• the transaction or scheme does not make exposures which have all of the characteristics listed in article 147(8) of Regulation (EU) No. 575/2013 (CRR) (this provision carves out transactions such as project finance, asset finance or real estate finance transactions that involve limited recourse lending to special purpose vehicles (SPVs), but that create direct exposures to underlying assets that are not themselves debt obligations).

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The Securitisation Regulation forbids (with very limited exceptions) securitisations (that are; securitisations of exposures that are securitisation themselves ). Other than that, there is no legal limitation on the assets that can be securitised in the UK.However,securitisations will only be able to obtain the ‘simple, transparent and standardised’ label in good respect of certain kinds of underlying assets. Nonetheless, mostly only assets that have anexplained or sorted and established cash flow are securitised. Examples of assets that have been securitised in the UK include:

  • residential mortgage loans;
  • leases and rental receivables;
  • credit card receivables;
  • consumer loans;
  • auto loans;
  • corporate loans;
  • trade receivables; and
  • public utility revenues.

English securitisation SPVs mostly givesecurity as mortgages, charges or tasksby way of security. Charges can be predetermined or temporary in nature. A security interest is temporary if it openly states that it is floating, and is most likely to be continued to be floating if it grants permission to the debtor t get rid of assets subject to it without considering to obtain the agreement of the secured creditor. Yet, a floating charge will be behind a fixed charge in priority, so most of the securitisations will venture to take as much notionally fixed security (including assignments by way of security over lawful rights and invoices ) as possible and also a qualifying floating charge.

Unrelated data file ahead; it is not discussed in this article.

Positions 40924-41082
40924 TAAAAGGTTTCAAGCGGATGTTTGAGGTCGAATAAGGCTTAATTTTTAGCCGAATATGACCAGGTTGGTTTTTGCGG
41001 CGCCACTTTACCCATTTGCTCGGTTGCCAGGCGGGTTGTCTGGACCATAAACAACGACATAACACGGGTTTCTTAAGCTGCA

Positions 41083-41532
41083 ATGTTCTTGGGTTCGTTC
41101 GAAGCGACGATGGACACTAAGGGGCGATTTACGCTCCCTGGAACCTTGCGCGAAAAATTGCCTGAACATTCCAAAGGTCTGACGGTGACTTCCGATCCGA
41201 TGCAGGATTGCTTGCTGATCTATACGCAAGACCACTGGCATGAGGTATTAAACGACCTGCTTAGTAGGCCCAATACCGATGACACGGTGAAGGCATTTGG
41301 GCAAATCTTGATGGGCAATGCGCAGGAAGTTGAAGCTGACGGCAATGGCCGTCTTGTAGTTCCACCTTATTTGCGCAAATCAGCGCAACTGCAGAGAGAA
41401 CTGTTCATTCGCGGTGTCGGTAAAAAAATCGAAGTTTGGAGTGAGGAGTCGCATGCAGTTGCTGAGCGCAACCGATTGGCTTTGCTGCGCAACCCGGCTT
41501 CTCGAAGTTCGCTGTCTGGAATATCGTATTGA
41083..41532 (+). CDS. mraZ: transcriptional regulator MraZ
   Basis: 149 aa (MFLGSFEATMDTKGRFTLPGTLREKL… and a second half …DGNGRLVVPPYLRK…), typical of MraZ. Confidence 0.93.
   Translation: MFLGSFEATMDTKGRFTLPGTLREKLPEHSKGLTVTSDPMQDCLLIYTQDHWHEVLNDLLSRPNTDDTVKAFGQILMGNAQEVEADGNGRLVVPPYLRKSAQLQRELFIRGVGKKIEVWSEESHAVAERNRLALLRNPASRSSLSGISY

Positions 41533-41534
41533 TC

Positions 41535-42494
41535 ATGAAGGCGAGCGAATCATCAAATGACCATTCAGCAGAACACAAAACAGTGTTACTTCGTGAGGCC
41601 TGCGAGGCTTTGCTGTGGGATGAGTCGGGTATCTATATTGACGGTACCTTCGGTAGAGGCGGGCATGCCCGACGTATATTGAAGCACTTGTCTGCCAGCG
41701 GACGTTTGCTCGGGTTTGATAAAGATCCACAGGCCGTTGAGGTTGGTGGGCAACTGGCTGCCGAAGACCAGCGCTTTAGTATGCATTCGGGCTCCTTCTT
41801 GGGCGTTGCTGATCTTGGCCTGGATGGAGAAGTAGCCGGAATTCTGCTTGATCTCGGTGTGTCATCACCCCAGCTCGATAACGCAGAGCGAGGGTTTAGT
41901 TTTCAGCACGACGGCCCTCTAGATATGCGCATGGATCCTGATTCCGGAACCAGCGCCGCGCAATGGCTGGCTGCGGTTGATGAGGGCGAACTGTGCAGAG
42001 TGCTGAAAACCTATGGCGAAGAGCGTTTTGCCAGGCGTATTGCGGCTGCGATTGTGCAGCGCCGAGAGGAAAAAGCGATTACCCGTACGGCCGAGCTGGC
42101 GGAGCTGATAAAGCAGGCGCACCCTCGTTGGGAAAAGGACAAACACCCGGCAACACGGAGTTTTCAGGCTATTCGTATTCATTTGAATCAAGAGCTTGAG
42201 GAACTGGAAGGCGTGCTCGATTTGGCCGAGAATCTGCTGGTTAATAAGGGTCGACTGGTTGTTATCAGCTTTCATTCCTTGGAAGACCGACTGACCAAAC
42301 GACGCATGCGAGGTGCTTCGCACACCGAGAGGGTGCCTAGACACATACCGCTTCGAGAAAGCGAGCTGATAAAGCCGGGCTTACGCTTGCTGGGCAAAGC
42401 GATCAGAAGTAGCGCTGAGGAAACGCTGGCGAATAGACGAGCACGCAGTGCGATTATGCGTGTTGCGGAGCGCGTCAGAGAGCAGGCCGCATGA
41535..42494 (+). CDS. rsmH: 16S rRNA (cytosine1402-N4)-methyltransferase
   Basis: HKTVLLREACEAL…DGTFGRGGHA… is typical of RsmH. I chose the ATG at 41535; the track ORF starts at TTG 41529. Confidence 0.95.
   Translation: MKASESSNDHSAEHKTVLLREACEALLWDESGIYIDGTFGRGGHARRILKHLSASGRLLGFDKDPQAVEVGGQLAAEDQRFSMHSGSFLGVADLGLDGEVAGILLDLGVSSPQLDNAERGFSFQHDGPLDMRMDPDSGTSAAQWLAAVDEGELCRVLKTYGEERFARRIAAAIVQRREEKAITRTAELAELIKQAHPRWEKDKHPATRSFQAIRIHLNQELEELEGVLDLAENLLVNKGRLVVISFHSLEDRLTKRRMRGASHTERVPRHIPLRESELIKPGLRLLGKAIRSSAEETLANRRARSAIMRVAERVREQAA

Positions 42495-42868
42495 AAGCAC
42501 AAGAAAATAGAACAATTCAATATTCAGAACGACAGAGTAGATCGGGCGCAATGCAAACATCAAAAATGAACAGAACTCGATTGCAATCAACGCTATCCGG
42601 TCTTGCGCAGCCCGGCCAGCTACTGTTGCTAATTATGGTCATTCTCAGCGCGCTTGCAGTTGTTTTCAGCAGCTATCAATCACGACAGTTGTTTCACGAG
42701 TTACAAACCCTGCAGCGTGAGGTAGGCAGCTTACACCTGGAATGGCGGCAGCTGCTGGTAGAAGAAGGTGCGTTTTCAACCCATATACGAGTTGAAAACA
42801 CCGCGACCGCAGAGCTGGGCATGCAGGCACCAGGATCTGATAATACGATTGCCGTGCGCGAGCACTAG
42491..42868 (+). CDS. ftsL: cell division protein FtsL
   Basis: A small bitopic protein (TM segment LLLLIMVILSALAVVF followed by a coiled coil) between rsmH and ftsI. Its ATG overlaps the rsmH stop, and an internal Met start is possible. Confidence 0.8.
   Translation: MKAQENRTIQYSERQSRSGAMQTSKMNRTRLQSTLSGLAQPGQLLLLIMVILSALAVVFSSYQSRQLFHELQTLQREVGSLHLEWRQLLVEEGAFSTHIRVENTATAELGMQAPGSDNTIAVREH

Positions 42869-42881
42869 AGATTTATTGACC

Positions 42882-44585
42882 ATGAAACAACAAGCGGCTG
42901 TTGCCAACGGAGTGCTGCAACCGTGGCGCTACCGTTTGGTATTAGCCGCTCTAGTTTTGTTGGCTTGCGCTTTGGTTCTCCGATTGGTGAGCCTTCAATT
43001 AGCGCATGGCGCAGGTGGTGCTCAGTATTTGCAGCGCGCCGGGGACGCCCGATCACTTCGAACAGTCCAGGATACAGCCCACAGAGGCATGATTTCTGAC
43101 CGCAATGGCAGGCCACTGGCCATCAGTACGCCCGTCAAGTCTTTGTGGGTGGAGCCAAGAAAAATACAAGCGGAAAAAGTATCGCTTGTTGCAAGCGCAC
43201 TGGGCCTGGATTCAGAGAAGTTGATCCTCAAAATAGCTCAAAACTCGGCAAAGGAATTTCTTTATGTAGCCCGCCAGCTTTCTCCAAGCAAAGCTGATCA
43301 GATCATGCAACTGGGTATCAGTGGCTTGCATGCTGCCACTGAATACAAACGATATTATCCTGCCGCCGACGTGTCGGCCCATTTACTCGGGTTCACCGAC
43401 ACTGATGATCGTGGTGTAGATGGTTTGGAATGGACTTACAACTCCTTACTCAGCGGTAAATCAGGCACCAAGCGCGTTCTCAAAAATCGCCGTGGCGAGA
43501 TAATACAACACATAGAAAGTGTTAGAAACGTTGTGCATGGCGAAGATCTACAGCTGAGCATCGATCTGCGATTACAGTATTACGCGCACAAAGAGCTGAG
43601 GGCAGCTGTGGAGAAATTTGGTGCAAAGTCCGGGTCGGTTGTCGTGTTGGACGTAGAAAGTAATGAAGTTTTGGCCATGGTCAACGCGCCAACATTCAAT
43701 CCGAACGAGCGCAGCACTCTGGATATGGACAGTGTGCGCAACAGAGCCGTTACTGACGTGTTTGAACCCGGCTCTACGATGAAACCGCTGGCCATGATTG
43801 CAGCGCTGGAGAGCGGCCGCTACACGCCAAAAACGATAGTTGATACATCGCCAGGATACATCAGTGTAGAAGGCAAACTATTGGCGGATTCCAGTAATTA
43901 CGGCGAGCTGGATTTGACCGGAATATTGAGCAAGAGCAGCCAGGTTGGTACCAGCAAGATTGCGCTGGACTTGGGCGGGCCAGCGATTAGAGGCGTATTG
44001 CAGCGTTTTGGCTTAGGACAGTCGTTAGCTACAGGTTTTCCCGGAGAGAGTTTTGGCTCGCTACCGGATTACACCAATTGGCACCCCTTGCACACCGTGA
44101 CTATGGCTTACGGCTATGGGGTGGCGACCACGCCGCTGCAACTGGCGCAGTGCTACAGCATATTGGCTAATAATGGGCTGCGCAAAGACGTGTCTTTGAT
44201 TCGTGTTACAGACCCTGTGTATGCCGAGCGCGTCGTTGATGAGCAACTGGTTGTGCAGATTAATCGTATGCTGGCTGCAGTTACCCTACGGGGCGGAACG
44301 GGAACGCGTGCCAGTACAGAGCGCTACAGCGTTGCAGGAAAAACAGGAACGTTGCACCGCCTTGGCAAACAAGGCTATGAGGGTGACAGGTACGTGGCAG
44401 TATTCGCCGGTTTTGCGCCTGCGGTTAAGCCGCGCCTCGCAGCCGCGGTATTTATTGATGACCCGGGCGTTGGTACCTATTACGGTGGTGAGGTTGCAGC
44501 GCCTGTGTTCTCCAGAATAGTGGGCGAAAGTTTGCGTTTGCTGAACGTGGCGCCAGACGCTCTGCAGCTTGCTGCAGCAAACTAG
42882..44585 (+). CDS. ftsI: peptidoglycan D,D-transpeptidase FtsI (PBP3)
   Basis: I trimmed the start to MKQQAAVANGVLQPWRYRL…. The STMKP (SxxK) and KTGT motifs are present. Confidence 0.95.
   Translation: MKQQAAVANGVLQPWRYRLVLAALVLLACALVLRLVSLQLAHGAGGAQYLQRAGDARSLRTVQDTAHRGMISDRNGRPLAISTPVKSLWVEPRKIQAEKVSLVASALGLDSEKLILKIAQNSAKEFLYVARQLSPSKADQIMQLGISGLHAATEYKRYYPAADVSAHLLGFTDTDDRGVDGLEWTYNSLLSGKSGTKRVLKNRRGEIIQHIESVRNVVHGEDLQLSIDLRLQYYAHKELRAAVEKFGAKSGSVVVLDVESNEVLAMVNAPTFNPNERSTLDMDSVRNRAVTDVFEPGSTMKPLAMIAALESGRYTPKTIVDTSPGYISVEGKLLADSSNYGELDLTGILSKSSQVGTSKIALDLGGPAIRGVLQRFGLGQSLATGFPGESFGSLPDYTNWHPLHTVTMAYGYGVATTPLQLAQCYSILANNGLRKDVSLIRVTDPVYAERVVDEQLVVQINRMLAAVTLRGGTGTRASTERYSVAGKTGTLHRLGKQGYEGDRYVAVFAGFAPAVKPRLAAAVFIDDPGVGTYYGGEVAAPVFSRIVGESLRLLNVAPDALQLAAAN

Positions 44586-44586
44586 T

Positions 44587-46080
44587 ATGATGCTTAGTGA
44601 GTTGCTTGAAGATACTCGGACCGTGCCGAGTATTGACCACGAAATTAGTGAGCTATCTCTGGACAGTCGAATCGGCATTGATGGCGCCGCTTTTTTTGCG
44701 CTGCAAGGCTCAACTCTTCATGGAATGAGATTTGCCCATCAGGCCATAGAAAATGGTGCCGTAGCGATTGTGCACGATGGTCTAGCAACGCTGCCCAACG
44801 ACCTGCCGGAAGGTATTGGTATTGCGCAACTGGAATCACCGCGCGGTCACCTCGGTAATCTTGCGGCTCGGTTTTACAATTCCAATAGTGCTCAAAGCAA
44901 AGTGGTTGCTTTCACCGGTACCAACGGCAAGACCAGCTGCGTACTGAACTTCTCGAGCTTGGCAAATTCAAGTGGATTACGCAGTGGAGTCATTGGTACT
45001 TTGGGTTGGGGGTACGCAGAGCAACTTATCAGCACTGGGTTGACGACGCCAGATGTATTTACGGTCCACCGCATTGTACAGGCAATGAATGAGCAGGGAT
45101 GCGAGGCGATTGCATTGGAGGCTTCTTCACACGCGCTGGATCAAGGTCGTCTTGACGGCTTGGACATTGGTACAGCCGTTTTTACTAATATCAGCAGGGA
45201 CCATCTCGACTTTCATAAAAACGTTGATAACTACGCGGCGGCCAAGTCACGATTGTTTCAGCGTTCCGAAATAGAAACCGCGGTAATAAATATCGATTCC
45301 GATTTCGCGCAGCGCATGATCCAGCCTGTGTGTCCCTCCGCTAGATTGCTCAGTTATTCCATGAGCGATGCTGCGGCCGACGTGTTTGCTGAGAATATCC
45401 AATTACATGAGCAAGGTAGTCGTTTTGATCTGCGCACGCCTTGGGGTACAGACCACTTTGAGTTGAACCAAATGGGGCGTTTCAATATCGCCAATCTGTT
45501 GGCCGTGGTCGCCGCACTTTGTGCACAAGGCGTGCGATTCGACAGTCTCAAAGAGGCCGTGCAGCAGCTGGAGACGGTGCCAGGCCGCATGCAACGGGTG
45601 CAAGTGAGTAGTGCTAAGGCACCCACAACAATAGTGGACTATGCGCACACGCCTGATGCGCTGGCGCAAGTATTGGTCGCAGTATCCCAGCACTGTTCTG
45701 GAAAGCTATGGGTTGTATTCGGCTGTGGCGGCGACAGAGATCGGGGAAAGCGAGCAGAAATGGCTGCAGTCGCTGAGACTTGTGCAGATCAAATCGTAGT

Such security will usually be granted to a security trustee toclench for the benefit of the securitisation investors and will be juridical only by such security trustee. While the securitisation investors will not have rights to actually enforce the security, they generally have the ability to direct (if anadequate amount of them provide the essential directions) the security trustee to enforce such security.

It has been reported that the UK is making new policies of securitisation due to the global pandemic of coronavirus occurrence.
In short, there is a which proposal includes individual loans (not more than  £200m) by UK lenders being a part in the scheme being sold to one or more securitisation special purpose vehicles (SPVs). The relevant SPV could fund the purchase price for the loans by giving debt as securities, the senior tranche of which would possiblybe guaranteed by the government, with the lenders retaining the smaller risk in the structure either by keeping a junior amount of the securitised loans or subscribing for the junior tranche of securities issued by the relevant SPV. We understand that the government expects, at least, that loans to firms with a turnover more than £500m that are not applicable for the COVID Corporate Financing Facility (CCFF) to be included, but that it is suggesting opinion as to whether that threshold should be reduced to achieve sufficient diversification and to mitigate concentration risk.